here some stats the phillies had a losing record versus the marlins, the phillies lost 5 games to the nationals at end of the season. nola is 28-8 with 5 day rest and under 500 when he has 4 days rest in his career. i think kapler played mcclutchen and remulato too much when they needed rest. he promoted young as his pitching coach and pitching was a disaster this season. every move kapler made this season backfired, example against the mets keeps nola in 1-0 game versus mets, nola gets rocked next inning, but kapler had the opportunity in 6th to pinch hit for nola, lets nola hit with 2nd and 3rd on base, you have to pinch hit for him… he looked great the first month, but things got tougher, his team didnt compete in sept again…hey milw brewers lost c.yelich and made it….further note klentak a puppet…

  5. John

    September 29, 2019 at 11:02 pm

    It is true there were a ton of injuries but Kapler certainly made enough terrible moves that he has to go. I believe they put Charlie there to evaluate things and he will report to Middleton directly.

  6. kangaroopanther

    September 30, 2019 at 8:56 am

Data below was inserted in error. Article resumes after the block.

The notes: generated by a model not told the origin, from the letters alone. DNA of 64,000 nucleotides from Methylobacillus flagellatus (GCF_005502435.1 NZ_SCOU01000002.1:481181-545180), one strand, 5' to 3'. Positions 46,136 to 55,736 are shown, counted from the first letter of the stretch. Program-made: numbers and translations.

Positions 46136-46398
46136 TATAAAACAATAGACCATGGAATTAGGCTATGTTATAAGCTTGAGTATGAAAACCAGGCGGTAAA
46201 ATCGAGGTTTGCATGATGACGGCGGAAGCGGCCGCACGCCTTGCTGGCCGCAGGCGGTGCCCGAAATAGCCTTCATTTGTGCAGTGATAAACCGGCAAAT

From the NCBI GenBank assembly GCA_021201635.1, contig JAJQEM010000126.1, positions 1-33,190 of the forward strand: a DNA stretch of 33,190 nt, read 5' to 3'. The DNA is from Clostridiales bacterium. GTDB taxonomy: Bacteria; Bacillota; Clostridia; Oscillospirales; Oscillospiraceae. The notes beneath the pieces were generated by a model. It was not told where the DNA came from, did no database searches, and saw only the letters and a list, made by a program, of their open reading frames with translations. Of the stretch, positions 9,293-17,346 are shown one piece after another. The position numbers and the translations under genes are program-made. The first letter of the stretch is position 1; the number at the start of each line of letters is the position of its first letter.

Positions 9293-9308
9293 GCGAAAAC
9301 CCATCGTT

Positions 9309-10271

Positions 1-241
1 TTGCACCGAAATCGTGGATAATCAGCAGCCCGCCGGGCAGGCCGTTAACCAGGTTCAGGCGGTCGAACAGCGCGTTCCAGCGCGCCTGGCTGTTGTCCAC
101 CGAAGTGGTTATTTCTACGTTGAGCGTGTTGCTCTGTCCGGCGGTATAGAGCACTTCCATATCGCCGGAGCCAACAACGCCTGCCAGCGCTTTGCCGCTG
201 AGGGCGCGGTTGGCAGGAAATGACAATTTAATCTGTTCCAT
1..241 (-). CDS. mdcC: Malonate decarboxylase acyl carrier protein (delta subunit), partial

That seven seasons in a row without a winning record. Now a questions…Kapler says he will keepon managing the Phillies after game 162. This duy cannot even count. What is he doing, filling out a lineup for game 163?

  7. pete

    September 30, 2019 at 9:26 am

    Bottom line is that the Phillies considerably improved right and left field, shortstop and catcher and Kingerly had a much better year, yet the Phillies improved the magnificent total of one game over 2018 with much the same starting pitcher set. Meanwhile last year’s fall guy, the pitching coach, seems to have remarkably recovered how to do his job with Atlanta. It may be an unfair eval of the manager and his coaching staff but results matter and results aren’t there. Time to move on.

  8. Alex Figueroa

    October 5, 2019 at 5:22 pm

    The Phillies should had known better to bring in pitchers from the minors those kids are ready and that was there biggest problem and stupid decision on the wrong general manager!!!!